10. I've been cracking on with the engines and getting them into the nacelles so I can complete the piping and wiring. Once they're in I can start to look at the undercarriage assemblies. Oh the nacelles!!! Ejector pin alert!! The engines fitted into the nacelles really well and the remainder of the pipes and wiring fitted well although it's a little fiddly at the end. The hardest bit was getting the automatic fire extinguishers into place, next time I'll definitely fit the first before the engines go in. The interior of the nacelles is painted cockpit green then washed with a light brown wash with some gloss varnish in to mimic the film of oil that always clings around these enclosed spaces. Later I'll finish it off with some darker, sootier deposits on the inside to show the engines actually got used! As far as the undercarriage goes, I had a look through the instructions and did a few mock ups and realised that the undercarriage is either down and fixed or tucked away in its housing which was a dissappointment. As this model is to be made "in flight", I wanted to have the undercarriage fitted but retracted but that's not an option. Therefore, although I've built and painted all the assemblies, they're not going in On a better note I'm compensating by really going to town on the cockpit area. I've got to be careful because much of the reference material is for various variants, mainly the FB VI and I'm building an NFII so a lot of the cockpit controls present on the fB variants don't appear on the NFII I've built up the control panel area which is one part that differs between variants. The NFII had no bomb gear controls but did have separate assemblies for the early AI IV radar. The link wires between the separate boxes was of the horrid plastic kind so I took them off and replaced them with real wire ones The decals fit individually onto the clear plastic backing plate but they fit on the front which seems a bit daft. They also don't want to stay put as they're so small so a bit of crystal clear adhesive was needed After the instrument panel was painted, and weathered the dials fit in from behind. I then put a drop of gloss varnish on the face of each dial to make sure it stayed and also to give a lens effect. I painted the interior of the radar hood with a green nail varnish to try and reproduce the green iridescence from the CR tube at the base of it Finishing the nacelles next and more work on the cockpit. Thanks for looking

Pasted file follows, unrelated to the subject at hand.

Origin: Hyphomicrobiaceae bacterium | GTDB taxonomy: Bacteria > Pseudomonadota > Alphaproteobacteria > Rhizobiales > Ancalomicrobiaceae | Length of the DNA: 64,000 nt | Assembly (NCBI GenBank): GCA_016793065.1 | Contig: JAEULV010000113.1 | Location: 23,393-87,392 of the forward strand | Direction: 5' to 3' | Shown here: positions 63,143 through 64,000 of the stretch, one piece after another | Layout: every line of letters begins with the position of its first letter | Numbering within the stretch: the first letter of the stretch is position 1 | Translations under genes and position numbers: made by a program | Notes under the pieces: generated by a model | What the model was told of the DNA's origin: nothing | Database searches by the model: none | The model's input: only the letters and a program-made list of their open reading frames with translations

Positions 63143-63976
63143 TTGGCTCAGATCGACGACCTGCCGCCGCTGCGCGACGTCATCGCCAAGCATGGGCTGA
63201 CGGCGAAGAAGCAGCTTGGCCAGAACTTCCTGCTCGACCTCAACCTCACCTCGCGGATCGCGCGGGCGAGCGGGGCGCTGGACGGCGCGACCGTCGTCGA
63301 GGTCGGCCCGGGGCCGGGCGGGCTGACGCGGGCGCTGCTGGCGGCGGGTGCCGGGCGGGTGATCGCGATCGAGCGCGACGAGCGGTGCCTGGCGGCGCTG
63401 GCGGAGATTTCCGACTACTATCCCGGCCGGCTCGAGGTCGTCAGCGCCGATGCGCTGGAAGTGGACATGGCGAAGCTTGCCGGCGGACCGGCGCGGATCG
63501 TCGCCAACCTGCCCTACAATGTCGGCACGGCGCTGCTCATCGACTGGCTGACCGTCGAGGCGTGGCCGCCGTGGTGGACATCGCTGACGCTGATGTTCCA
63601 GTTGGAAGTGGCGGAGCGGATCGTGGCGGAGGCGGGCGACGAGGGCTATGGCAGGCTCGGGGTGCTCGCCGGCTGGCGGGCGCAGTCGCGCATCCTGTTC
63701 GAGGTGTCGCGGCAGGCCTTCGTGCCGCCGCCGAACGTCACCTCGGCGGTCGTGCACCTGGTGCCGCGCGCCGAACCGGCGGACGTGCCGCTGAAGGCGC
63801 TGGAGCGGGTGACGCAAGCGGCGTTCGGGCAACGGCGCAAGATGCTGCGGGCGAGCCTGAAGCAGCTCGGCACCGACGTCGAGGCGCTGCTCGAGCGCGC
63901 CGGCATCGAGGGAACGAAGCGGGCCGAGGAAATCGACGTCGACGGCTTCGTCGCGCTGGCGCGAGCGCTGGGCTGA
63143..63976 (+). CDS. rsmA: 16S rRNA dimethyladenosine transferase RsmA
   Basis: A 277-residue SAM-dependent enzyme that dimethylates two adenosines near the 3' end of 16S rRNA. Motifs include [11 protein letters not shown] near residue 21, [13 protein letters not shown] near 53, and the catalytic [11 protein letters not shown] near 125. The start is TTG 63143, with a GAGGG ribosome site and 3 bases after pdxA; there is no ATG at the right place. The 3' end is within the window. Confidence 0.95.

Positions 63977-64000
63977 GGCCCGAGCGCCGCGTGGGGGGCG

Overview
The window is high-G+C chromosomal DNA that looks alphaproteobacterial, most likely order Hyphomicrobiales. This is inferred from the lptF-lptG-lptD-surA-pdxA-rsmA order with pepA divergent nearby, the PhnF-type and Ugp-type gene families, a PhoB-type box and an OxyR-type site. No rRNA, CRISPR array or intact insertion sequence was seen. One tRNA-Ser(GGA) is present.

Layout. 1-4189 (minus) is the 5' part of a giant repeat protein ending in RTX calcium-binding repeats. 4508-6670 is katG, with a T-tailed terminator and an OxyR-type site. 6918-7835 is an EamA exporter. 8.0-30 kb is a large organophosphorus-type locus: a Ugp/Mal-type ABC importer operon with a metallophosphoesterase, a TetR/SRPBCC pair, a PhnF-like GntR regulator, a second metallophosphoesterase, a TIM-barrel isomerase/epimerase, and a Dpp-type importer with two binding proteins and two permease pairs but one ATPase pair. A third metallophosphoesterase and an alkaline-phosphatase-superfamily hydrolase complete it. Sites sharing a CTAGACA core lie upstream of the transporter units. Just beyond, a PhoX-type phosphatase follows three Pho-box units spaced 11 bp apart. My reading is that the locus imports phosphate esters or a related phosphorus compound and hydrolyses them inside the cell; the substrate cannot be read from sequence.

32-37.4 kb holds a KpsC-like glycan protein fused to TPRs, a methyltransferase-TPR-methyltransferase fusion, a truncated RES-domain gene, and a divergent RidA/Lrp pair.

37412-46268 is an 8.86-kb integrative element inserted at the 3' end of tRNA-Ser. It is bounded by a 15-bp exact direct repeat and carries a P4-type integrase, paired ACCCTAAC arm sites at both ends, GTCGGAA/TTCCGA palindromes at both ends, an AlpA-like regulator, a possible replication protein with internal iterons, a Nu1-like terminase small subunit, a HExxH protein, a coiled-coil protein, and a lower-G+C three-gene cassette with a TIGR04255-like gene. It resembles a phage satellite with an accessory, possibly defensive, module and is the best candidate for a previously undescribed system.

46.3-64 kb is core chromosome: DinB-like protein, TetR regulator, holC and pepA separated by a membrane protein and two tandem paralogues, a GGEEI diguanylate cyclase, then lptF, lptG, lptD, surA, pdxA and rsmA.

11. Thanks so much > I agree the plastic ones just don't work for me. I've also cut them off on the loom for the AI Mark IV radar that I'm fitting at the moment. A few sweaty moments there but it looks like it's going to turn out OK
  12. Hi all. I've been cracking on with the engines and, My God, they're a job of work all on their own! Similar to the excellent Merlin on Airfix's Hurricane but with more pipework included and, of course, two engines, double the work. The problems with the spark plug assembly from my last edit have been solved. I ended up using the originals and used very thin lead wire for the leads and some very fine, white, wire insulation for the fittings into the engine block. A bit fiddly and multiple revisits to one lead or the other as they have a habit of falling off as you try and glue the next one in. Anyway, I've added all the pipework and engine support cradle and everything's painted and varnished with a coat of gloss ready for the weathering. It sometimes makes me wonder why we go to all the trouble to get the engines all pristine only to then proceed to take the same amount of time dirtying them up An oil wash of Mr Wauchop's brown gunge with a little gloss varnish in to keep it a bit wet looking kicked things off. After about 1 mins it was blended and reduced around the nooks and crannies, then some fine chipping along the edges of the rocker box covers and the support cradle struts with steel paint and a lot of fine dots came next. A mix of dark Earth pigment and water was run along the bottom of the rocker covers and left to dry the blended away with a dry brush at the top leaving the bottom quite thick to simulate gunk collection. The air intakes had their lovely metal finsh dirtied and re cleaned with more Wauchop brown. End results are below. Comments. as ever are always appreciated
  13. Hi Nick. Yep already had a look at his NFII. Also got some similar ideas from Mr Jiminez. The trick lies around grey not black I think!
  14. Straight in with the next build and it's for a gentleman who's asked me to build a 1:24 Airfix Mosquito as the NFII variant. Going to be interesting on the paint job but I've a few ideas to liven up black, black, black. , I decided to start with a double pronged attack on cockpit and engines and the main bugbear that's going to haunt me for the whole of this build soon became apparent.....bloody ejector pin marks. They're everywhere and mostly on visible surfaces: So fill and sand is going to fill a lot of space up. On the engine front it's the same engine as on the Hurricane but times two of course. They went together really easily and a coat of matt black set things up for the first stage. The spark plug assembly has those horrid moulded leads for the plugs so off with those and drill through in their place ready for some real wire ones in a bit Result? Rubbish! Drilling the plastic has left it too weak so manipulating the wires into place is a no no so I decided to make new harnesses up from turned down cocktail sticks which are much stronger and more rigid than the plastic and just look so much better. It also means that I can attach them with some braided cord then, painted silver, it resembles the real thing. But meanwhile the engine(s) and cockpit are coming along nicely Engines gloss varnished, every bolt head picked out in silver with a cocktail stick , most of the bits and pieces added and the "Rolls Royce" picked out on the rocker covers, they need a few more pipes adding then ready for weathering. Cockpit floor and back wall also painted up. I've pre-shaded the areas in shadow then sprayed cockpit green for the wall and gunmetal for the floor. I use Vallejo metallics as I think they're brilliant and the gunmetal here looks fantastic. The fabric/ leather shroud around the control stick still needs painting and the brown colour will be the wooden area where the pilot's feet go. Just some graining to add and a bit of wear. The ejector pin mark at the front of the pic was left un-sanded on purpose. The rudder assembly will cove it nicely...hopefully Hope to post more soon. Thanks for looking. Comments greatly appreciated.